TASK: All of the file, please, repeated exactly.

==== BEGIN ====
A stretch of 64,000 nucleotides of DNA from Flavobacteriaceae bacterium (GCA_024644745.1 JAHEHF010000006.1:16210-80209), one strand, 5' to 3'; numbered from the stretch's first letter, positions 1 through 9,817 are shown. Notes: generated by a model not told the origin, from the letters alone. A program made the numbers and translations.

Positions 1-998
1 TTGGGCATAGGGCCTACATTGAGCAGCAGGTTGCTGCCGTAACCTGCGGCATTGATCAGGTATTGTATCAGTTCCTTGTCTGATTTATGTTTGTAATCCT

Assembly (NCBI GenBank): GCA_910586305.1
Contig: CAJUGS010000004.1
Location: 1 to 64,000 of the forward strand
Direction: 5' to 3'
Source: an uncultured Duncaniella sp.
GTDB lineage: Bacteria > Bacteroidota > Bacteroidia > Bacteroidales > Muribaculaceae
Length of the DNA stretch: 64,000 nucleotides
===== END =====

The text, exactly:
A stretch of 64,000 nucleotides of DNA from Flavobacteriaceae bacterium (GCA_024644745.1 JAHEHF010000006.1:16210-80209), one strand, 5' to 3'; numbered from the stretch's first letter, positions 1 through 9,817 are shown. Notes: generated by a model not told the origin, from the letters alone. A program made the numbers and translations.

Positions 1-998
1 TTGGGCATAGGGCCTACATTGAGCAGCAGGTTGCTGCCGTAACCTGCGGCATTGATCAGGTATTGTATCAGTTCCTTGTCTGATTTATGTTTGTAATCCT

Assembly (NCBI GenBank): GCA_910586305.1
Contig: CAJUGS010000004.1
Location: 1 to 64,000 of the forward strand
Direction: 5' to 3'
Source: an uncultured Duncaniella sp.
GTDB lineage: Bacteria > Bacteroidota > Bacteroidia > Bacteroidales > Muribaculaceae
Length of the DNA stretch: 64,000 nucleotides